Monday, 30 April 2018

The Ghost of a Model T and other stories

Clifford D. Simak The Ghost of a Model T and other stories (2016)
This is the third of Open Road's proposed fourteen volumes collecting the complete short stories of Clifford D. Simak, and possibly the last physical volume if Grotto of the Dancing Deer stubbornly remaining available only as an eBook is any indication. This seems a shame because I've never liked eBooks, and in a world with so many physical books I am still to read, I just don't know if I can be bothered fiddling around with a Kindle; and it's also a shame because if this is to be the last physical volume, then it's unfortunately a little underwhelming.

It may just be me, or that my timing was out, or this being the potential end of the physical line, or the introduction which makes the following promise:

If there is a single work for which Clifford D. Simak is most known, it is the book City. Most people call City a novel, but it is actually a compilation of eight short stories laced together by interstitial materials to form a work that functions as a novel. And since those eight short stories were all once published individually, they are included as such in this volume.

Except they aren't, not beyond City, the actual short story of the same name, so I assume this claim refers to the eBook version; so it's kind of like those late nineties vinyl albums where the track list made no division of side one from side two, sometimes even naming songs which weren't on the record because the artwork had been blown up from that designed for the compact disc, and screw you, granddad. At the very least it suggests a certain carelessness.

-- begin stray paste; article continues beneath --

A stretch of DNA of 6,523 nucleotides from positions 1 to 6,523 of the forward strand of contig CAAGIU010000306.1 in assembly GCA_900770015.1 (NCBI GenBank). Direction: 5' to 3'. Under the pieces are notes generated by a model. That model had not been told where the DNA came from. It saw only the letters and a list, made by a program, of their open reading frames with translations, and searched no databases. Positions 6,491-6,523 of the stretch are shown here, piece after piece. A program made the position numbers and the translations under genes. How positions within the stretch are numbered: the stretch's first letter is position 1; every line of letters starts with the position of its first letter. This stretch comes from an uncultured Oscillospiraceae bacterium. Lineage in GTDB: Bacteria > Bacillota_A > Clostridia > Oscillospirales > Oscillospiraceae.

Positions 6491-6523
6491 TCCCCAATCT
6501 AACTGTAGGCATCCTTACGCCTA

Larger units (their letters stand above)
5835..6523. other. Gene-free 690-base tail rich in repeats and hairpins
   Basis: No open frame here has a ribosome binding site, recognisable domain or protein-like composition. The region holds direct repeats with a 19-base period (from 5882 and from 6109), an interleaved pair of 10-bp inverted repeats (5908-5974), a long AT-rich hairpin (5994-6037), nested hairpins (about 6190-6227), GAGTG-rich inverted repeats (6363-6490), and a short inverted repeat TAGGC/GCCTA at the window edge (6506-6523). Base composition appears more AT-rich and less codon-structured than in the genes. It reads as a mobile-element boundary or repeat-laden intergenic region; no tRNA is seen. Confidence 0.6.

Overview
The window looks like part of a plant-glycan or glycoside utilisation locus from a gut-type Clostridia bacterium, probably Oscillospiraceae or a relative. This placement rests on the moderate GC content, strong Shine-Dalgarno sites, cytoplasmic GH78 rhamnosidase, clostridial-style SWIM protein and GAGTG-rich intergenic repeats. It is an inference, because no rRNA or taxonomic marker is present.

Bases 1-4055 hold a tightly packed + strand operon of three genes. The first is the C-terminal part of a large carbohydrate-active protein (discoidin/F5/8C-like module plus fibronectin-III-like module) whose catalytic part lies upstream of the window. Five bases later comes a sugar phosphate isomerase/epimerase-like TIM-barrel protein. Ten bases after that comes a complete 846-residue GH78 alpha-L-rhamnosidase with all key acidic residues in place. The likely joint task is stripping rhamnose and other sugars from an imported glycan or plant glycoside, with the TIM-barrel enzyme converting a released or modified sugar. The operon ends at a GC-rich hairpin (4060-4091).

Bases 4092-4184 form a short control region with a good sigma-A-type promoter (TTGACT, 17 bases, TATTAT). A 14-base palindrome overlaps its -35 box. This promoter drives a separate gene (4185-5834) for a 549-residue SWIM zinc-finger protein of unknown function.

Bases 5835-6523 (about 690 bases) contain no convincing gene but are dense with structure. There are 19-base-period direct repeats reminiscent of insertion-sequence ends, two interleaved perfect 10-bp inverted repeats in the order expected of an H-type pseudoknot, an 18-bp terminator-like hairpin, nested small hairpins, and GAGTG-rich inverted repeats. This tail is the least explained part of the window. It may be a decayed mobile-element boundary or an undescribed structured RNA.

So I was already a bit humpy, and while this volume contains nothing which is actively bad, it's all a bit middling. Leg. Forst. and The Street That Wasn't There are decent, as are a few of the others, but surprisingly the stand out is No More Hides and Tallow, another of Simak's rare Westerns, and one in which he writes very much to his strengths - traditional but with grey areas and a depth one might not expect to find in anything so often characterised as pulp.

I don't like this man. Never liked him for his dirty mouth and the squinted, squeezed look about him. But it's good to see him. Good to see someone from home. Good to hear him talk familiarly about the folks one knows.

The problem is that, for me, the best Simak tales strike a fine balance between the ponderous and the active; and the least interesting tend to fall back on musing over and over without ever quite going anywhere, and not even musings of any particular depth. The narrative - often third person but with a focus firmly on one solitary individual - mumbles away to itself almost as though the introduction of anything dramatic might be deemed crass and thus devalue whatever philosophical kudos Cliff had been aiming for, resulting in the sort of cosily repetitive babble which stupid people mistake for something profound. I expect he simply got carried away, as that's how a few of these read, but he simply ends up overstating something we thought he'd finished saying twenty pages ago.

There's nothing actively bad here, just plenty which could have been shorter. In a collection with a little more range, I may not even have noticed.

No comments:

Post a Comment